“The Unforgiven”: Arab News investigates the plight of Qatar’s Al-Ghufran tribe

Arab News is launching a week-long program of coverage examining the plight of the Qatari Al-Ghufran clan, who have suffered at the hands of the Qatari regime. (AN photo/Screenshot)
Updated 07 October 2019

“The Unforgiven”: Arab News investigates the plight of Qatar’s Al-Ghufran tribe

  • Special coverage tells untold story of how the Doha regime persecuted thousands of its own people

RIYADH: The plight of the Qatari Al-Ghufran clan is the subject of Arab News’ week-long coverage which begins October 7.

The Arab News special, titled “The Unforgiven: Persecution of Qatar’s Al-Ghufran Tribe,” will feature a three-part print and web presentation that focuses on the history, humanitarian aspect and legal point of view of the crimes committed by the regime in Doha.

The coverage will also have an interactive, digital deep-dive into the Qatari clan’s tragedy. On October 10, a mini-documentary will premiere in English and Arabic languages.

Several media outlets have agreed to cross-publish and to translate the Al-Ghufran material, which includes never-seen-before interviews and footages.




Arab News is launching a week-long program of coverage examining the plight of the Qatari Al-Ghufran clan, who have suffered at the hands of the Qatari regime. (AN photo/Screenshot)

“The project is part of our ongoing efforts to make sure the Middle East is better explained to international audiences who don’t speak Arabic and who may not be aware of the complexities of our region,” said Arab News Editor-in-Chief, Faisal J. Abbas.

“This is particularly true when it comes to the Al-Ghufran case. It is unfortunate that all what most of the world sees is the glitz and glamour of the Qatari regime; but very little is known about the systematic expelling and stripping of citizenship of thousands of this regime’s own people,” he added.

The Unforgiven
How thousands of members of Qatar’s Al-Ghufran tribe are still paying the price for a failed coup in which they played no part.

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Malaysia welcomes its first halal TV streaming service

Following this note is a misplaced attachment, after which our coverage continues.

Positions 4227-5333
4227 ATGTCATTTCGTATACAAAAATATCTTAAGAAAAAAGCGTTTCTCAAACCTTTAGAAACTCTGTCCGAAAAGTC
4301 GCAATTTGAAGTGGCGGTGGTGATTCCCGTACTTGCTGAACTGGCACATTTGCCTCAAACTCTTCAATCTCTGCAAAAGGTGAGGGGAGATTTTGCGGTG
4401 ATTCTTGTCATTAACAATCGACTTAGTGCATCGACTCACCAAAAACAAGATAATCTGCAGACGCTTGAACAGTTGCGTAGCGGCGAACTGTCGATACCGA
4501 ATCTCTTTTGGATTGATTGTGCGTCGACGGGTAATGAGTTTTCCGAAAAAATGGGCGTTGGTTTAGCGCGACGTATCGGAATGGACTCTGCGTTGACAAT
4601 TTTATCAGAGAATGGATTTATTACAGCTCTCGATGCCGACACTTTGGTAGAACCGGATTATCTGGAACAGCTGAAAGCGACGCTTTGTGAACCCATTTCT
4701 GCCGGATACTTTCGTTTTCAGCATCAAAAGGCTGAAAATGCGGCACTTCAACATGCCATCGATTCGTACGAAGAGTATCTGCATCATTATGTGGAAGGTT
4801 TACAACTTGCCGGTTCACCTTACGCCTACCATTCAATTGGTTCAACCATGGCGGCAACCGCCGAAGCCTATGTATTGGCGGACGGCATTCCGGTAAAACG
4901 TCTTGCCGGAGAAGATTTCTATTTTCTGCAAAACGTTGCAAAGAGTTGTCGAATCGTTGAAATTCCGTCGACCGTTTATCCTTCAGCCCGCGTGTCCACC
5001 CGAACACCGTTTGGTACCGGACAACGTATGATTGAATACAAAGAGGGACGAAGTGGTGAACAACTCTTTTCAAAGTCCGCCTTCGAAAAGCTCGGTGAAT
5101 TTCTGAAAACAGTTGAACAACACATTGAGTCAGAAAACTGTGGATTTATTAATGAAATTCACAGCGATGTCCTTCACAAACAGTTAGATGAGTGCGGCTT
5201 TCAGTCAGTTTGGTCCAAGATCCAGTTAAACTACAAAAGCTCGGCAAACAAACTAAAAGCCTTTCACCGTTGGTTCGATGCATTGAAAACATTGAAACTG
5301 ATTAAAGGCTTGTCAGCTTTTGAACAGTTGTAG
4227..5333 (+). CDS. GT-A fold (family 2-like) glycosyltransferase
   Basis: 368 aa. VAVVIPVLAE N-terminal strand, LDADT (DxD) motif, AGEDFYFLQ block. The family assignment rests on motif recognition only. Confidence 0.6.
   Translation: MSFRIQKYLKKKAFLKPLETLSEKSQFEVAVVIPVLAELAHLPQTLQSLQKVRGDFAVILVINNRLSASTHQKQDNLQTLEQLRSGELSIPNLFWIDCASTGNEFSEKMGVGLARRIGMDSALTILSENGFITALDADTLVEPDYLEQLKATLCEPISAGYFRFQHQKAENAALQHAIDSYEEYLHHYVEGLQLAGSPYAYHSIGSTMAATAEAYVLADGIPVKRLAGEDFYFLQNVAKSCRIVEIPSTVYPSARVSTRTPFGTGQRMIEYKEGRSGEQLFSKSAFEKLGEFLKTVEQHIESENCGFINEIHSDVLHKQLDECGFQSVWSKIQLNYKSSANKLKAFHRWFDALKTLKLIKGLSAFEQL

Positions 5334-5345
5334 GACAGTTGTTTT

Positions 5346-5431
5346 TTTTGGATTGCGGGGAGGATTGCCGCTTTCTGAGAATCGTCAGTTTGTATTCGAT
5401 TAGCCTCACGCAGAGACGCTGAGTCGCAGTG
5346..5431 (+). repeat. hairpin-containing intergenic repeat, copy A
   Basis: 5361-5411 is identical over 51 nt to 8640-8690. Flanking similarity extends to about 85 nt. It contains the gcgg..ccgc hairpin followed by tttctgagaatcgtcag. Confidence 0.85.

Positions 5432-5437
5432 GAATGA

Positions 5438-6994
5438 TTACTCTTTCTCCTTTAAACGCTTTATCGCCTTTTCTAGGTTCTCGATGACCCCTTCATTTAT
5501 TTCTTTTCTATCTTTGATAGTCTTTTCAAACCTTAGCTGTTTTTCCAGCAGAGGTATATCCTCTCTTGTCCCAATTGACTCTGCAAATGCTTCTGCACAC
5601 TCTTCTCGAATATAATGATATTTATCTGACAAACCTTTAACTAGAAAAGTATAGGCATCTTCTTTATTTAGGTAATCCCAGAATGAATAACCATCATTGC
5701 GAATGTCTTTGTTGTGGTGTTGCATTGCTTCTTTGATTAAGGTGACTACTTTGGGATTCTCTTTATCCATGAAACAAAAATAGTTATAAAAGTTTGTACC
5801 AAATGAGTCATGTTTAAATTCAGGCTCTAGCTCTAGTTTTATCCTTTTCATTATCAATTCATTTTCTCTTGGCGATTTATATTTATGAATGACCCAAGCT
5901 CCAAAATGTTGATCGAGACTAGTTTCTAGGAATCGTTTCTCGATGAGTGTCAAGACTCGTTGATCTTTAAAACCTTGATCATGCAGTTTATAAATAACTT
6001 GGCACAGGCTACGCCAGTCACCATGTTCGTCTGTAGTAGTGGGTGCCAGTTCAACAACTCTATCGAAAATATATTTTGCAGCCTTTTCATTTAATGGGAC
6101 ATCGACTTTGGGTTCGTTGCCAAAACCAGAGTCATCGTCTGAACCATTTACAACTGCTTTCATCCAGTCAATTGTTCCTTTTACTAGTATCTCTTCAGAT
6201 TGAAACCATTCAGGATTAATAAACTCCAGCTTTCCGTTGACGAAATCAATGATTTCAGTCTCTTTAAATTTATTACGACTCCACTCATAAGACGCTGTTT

Updated 22 September 2020

Malaysia welcomes its first halal TV streaming service

  • Service attracts more than 10,000 subscribers since July

KUALA LUMPUR: Netflix could soon have competition from a homegrown entertainment platform in Malaysia which, its makers say, will cater to Muslims’ “halal TV” needs based on Islamic values.

Dubbed “Nurflix,” the platform is Malaysia’s first Shariah-compliant streaming service and has attracted more than 10,000 subscribers since July.

Nurflix is the creation of Syah Rizal Mohamed, who wants to produce and release original content for the platform before its official launch in January.

“We spent $9.7 million for the startup, but the company will produce 1,000 (items of) original content in multiple categories like mainstream, educational, spiritual and motivational and kids, with about 12,000 episodes in the first five years of operating,” the 43-year-old CEO told Arab News.

He also plans for Nurflix to acquire content from local and international producers, as long as they align with the service’s production guidelines, with a focus on markets in Malaysia, Brunei and Singapore before setting up internationally.

“We see ourselves covering the Southeast Asian region in the next five years with our readiness to establish hubs in the Middle East and Europe to gain traction in the international market.”

He said the decision to tap into the streaming service market was driven by the rapid growth of video-on-demand media and consumers choosing this, as well as over-the-top subscription services, as their main form of entertainment. 

Consumers agreed that there was a market for a halal content platform.

“The Islamic streaming service just enriches the Islamic entertainment ecosystem because there is a niche for it,” 25-year-old public relations executive Puteri N. Balqis told Arab News.

Media consultant Amir Hadi Azmi said a Shariah-compliant streaming service was an interesting niche, particularly for more conservative users, but that the concept was not unique to Islam or Muslims.

“In America, for example, there is a service called Pure Flix which caters to more conservative Christian viewers,” he told Arab News.

Amir Muhammad, managing director of Kuman Pictures, said that as a producer, the more outlets that were made available to content producers and filmmakers, the better. Kuman Pictures, which is known for releasing horror and thriller content, could create appropriate content if need be.

“I have not seen their actual guidelines, but if they want halal horror, we will give them halal horror,” he told Arab News.

The Nurflix CEO said there would be a Content Advisory Council and that it would be headed and supervised by Habib Ali Zaenal Abidin Al Hamid and the Honorable Ustaz Raja Ahmad Mukhlis.

“Productions, including third-party content providers, will be monitored by the council to ensure the end product abides by the set guidelines. Nurflix is unique in the market because it is not just offering Islamic-guided content. The production will be monitored by the council to ensure all aspects of work are conducted in a Shariah-compliant manner.”

Although there is no formal collaboration with the Islamic Affairs Department, he said that Nurflix’s ideas and concepts had already been shared with Islamic Affairs Minister Dr. Zulkifli Mohamad Al-Bakri.

When contacted by Arab News, the director-general of Malaysia’s Department of Islamic Development Paimuzi Yahya said his department was still working on “collaborating with the streaming service” and declined to comment further.